My voice comes out raspy, “I think we can just stay here. For a while. No one will notice.” She nods, and we hold our hands, in silence, with tears occasionally free-falling out of the edge of her eyes, and me trying to wipe the pain away for both of us.


We come back into the classroom long after school is over. No one left a note or a text. We shrug, and we walk back home with our hands still held together. The walk feels short today. Soojin talked about her family. Her parents divorced when she started high school, just 3 years ago. She’s been living with her cousin, Gian, who has an abusive boyfriend who threatens to harm both of them. During those times, she says, she goes to the Incheon Bridge, which is about an hour walk from the apartment. She says she tried to jump off the bridge few days ago and was about to jump off the railing when a school teacher driving by saw her.


“I don’t know if I’m really that thankful to the teacher. Maybe I will be in the future. Maybe I need to live more to see what ‘life’ is all about. Even when I had both of my parents, my parents used to bring in their new boyfriends and girlfriends, just to show that they were better than each other. After the divorce, I realized that life is worthless. Everyone argues, fights, and isolates another. Why not just live in peace?


“When I noticed you, at the orientation, entering the last year of high school together, everyone seemed so… fake, but not you. You seemed as if you would understand me. I just thought, everyone around us is a… light bulb, let’s say, but you’re this star under all the influence and gloom in the environment, and it’s not like you’re the brightest star. But something about the dullness, the closeness I felt towards you didn’t change like a light bulb. I just…” Soojin trails off and stops in front of a store.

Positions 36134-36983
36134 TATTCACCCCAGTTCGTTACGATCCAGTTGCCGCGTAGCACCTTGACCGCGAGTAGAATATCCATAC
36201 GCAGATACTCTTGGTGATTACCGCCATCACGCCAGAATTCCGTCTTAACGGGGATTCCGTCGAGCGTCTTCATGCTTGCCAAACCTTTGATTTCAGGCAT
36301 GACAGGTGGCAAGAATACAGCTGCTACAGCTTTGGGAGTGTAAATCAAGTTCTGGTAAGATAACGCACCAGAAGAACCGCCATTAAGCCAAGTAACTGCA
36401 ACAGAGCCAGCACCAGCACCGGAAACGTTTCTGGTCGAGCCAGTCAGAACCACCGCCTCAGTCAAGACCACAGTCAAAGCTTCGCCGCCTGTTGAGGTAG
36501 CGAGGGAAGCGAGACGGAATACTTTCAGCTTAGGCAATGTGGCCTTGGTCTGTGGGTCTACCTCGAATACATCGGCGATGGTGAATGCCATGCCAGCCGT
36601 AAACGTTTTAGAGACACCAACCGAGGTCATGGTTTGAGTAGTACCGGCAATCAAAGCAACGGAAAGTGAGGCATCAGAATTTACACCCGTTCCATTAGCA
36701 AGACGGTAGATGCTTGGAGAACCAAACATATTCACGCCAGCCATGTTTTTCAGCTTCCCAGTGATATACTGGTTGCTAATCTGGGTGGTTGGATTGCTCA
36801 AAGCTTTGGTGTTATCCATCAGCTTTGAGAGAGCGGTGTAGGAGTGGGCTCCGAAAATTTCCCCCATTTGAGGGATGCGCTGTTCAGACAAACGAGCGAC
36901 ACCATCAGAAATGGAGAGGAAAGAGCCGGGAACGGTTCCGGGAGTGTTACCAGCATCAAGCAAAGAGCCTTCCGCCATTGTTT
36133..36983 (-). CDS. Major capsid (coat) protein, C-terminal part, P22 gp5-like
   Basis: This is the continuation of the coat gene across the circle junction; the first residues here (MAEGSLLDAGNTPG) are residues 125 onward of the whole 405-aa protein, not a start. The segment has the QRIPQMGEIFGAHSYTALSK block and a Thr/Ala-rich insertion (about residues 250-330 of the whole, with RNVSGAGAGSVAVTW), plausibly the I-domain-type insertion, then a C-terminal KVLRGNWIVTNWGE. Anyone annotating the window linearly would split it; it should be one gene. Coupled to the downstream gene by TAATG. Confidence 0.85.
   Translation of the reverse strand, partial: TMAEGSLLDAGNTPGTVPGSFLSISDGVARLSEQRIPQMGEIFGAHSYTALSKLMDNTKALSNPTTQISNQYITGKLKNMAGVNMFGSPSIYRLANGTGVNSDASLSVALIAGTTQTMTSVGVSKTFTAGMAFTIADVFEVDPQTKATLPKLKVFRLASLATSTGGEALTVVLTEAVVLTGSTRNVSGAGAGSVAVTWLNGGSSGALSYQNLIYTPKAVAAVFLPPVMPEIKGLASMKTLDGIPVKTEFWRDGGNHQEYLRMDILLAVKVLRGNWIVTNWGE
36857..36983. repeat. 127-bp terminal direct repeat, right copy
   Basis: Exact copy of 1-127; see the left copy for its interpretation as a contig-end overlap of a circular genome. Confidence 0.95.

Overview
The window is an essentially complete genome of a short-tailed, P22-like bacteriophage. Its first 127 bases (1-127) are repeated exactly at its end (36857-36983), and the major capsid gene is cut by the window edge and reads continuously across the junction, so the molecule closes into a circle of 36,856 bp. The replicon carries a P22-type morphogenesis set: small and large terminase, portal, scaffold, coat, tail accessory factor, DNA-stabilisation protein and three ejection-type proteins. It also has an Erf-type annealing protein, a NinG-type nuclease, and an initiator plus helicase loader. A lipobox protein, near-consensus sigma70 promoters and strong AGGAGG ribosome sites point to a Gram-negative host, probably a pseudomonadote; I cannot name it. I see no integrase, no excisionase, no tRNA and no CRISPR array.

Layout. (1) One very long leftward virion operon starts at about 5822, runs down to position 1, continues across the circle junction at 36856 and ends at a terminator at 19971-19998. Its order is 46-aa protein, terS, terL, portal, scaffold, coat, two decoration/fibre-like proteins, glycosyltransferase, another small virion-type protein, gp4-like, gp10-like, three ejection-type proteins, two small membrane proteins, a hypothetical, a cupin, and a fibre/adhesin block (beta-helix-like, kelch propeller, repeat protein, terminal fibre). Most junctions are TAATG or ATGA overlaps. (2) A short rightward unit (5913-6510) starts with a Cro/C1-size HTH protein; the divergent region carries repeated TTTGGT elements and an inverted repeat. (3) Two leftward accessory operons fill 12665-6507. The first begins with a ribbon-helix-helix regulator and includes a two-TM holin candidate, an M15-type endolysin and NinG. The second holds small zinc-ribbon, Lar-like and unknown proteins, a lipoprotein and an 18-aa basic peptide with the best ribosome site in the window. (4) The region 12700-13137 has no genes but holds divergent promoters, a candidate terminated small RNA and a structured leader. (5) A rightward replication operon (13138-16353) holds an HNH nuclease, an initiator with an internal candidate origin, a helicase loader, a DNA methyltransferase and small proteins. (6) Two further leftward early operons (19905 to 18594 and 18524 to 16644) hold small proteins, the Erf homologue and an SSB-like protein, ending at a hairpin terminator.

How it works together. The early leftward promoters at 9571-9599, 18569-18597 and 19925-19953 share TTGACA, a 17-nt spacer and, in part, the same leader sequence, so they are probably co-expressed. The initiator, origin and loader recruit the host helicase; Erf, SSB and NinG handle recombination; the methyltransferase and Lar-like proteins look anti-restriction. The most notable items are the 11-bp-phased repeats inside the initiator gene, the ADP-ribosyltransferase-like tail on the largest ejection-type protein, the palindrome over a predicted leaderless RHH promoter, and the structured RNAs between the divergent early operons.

We stare at the darkening sky, and the shops around us begin to click on their lights to make them appear the brightest. I look up at the sky and point out a dull star to Soojin. She nods and takes my hand again. I don’t want to go home. I want this moment to stay with us forever, where no one can harm us in any way. We stop at my house. The bright houses contrast with mine. I know that no one is home. No one has been home for a while.


“Thank you.” I turn to leave, and then pause at the door. “Soojin, do… do you want to sleepover at my place tonight? I mean, if you want. I just thought… I mean, I just…”


“Thanks, but I think Gian’s boyfriend isn’t home today. I’ll just go to their apartment. Just in case you need me for anything, I’ll give you my phone number.” She calls off her phone number. She waves goodbye, but she doesn’t fake a smile. We nod at each other, and I head into the empty darkness, repeating her phone number in my head, the numbers warmly circulating in my blood.


The buzzer rings in the middle of the night. I click the intercom to see who it is, and I see that it’s Soojin. I run to the door and let her in. I don’t ask her what’s wrong, or why she’s injured, or why she’s here. I help her wash the pain away and give her one of my few nice shirts and comfy pajama pants.


As we lie facing the same direction on the blankets laid on the floor, I delicately touch her lower back. She stiffens, and then relaxes. I imagine nothing ugly on her pretty skin, her slender body, and her beautiful soul. I wish nothing would exist except for the two of us. I pull her in closer, and I stretch my arms to mimic a pillow that I don’t own. A tear lands on my arms, and she holds my hand the same way she did few hours ago. Her breathing slows, and the tear becomes nothing but a trace on my mind.


“Soojin,” I whisper. “I just really want to thank you, for doing what no one else has done. I’m not sure if I’m ready to confess in front of you, so I’m going to say it now, while you’re asleep. It’s about my life.